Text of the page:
• First – put yourself in the shoes of the employer and read the job description thoroughly: What are they looking for? What value added and special experience can I bring to the new school? How can I highlight my experiences to match their expectations and the specific qualities and characteristics they are seeking? Be sure to emphasis your outstanding achievements and special qualities and thread these through your resume.
  • Talk yourself up! This may sound like trumpet-blowing but you have to promote yourself, your achievements and most importantly, your potential. Don’t be afraid to use the “I” word! Talk about what you can bring to the school. Not many applicants bother with this.
  • Highlight your most recent achievements and, most importantly, your potential to enhance your new school:
If applying for a classroom teacher position, mention some programs or units of work you have written, committees you have worked on, extracurricular involvements, music and sport, making information relevant to your new role wherever possible. Remember your new employer will be looking for more than a classroom teacher -they will want someone who can enrich and contribute to the school community. If applying for higher positions, then highlight your leadership experiences – chairing committees, initiating new practices, policies and programs, training colleagues – things you have done that have made a real difference to your workplace.
  •  Emphasis students and people. Never lose sight of what schools are all about. Potential employers always look for the candidate with strong interpersonal skills and commitment to students.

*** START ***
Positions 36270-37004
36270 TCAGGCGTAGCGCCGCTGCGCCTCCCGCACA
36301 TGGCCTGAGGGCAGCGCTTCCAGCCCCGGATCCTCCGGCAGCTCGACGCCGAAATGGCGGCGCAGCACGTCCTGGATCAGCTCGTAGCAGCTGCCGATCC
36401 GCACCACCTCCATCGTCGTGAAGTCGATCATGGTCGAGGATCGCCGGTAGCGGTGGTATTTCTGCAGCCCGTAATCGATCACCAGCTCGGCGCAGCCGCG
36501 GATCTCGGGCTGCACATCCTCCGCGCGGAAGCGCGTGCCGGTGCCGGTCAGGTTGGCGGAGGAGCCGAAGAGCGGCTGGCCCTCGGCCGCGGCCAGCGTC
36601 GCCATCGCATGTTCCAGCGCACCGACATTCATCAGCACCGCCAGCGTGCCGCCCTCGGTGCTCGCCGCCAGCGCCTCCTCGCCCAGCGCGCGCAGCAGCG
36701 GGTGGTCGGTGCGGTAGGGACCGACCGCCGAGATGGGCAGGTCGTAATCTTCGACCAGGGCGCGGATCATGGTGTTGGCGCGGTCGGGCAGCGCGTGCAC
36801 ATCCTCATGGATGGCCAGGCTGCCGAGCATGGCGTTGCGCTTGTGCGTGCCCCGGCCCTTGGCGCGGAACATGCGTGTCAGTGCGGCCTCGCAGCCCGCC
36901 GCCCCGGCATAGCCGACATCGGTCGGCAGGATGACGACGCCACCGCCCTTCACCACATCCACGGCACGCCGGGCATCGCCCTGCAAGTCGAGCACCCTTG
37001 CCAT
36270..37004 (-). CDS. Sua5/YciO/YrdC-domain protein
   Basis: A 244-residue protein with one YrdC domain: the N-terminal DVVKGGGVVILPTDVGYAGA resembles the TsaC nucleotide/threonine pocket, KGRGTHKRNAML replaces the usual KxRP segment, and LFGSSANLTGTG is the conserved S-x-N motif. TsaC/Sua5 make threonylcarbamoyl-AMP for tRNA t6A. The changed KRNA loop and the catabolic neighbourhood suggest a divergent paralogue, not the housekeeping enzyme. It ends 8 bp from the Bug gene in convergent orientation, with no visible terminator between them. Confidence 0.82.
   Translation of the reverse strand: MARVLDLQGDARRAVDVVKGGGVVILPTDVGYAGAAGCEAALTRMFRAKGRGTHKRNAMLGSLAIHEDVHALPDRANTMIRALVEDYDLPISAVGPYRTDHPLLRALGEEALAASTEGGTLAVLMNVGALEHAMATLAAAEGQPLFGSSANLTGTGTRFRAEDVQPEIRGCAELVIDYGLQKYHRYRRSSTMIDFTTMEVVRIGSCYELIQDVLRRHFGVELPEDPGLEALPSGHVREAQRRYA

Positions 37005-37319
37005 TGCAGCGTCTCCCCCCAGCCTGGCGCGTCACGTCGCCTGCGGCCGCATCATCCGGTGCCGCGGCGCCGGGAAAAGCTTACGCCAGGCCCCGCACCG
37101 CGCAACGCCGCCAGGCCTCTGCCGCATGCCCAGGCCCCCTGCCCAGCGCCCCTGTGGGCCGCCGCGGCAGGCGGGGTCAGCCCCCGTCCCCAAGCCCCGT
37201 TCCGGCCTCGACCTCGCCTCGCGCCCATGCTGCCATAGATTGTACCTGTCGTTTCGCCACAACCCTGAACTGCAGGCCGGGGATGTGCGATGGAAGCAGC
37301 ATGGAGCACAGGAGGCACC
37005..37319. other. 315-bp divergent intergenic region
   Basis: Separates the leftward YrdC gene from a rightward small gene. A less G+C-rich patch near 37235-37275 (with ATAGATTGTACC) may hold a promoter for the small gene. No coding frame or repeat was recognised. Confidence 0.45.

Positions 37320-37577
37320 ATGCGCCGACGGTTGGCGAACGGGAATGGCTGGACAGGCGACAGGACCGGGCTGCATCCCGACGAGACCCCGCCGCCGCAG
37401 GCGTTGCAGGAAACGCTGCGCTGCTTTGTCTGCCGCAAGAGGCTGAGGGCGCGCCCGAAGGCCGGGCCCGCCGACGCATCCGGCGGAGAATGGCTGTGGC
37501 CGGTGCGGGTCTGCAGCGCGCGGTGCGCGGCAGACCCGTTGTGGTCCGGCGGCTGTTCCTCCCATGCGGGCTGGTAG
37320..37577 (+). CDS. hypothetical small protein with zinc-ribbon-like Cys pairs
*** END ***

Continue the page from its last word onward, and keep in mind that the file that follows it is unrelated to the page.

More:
• Ensure your CV is presented well. Check fundamentals such as spelling, grammar and punctuation, font size, indenting, dot points and paragraphing for consistency. Ensure you follow the advertisement’s guidelines for your CV otherwise use the following headings in order:  
Personal Details – name, address, contacts. These can be inserted at top of Page 1 as a header thus saving space for the more important material to follow.A brief statement outlining your career goals, educational philosophy (if applying for a teaching job) and leadership philosophy (if applying for higher positions)Qualifications and Training. Degrees, diplomas, relevant major in service training.Career Summary. This forms the bulk of your CV. set out in reverse chronological order with major emphasis on most recent then decreasing the detail the further back you go. Under your most recent role, insert 4-5 major achievements or involvements (one paragraph each, indented and dot pointed with a smaller font size than the main body). If a beginning teacher, then talk in detail about some experiences you gained on your practicum/s. Other involvements and achievements including community or volunteer activities.Referees. Names, positions, contact details. Usually 2-3.
  •  When all is done, make sure you check with referees to ensure you have their full support and give them each a copy of your cover letter and resume. Ask someone you trust to cast a critical eye over your résumé to ensure that you have a truly high quality, dynamic document that will maximise your chances of gaining an interview.

Rick Bowman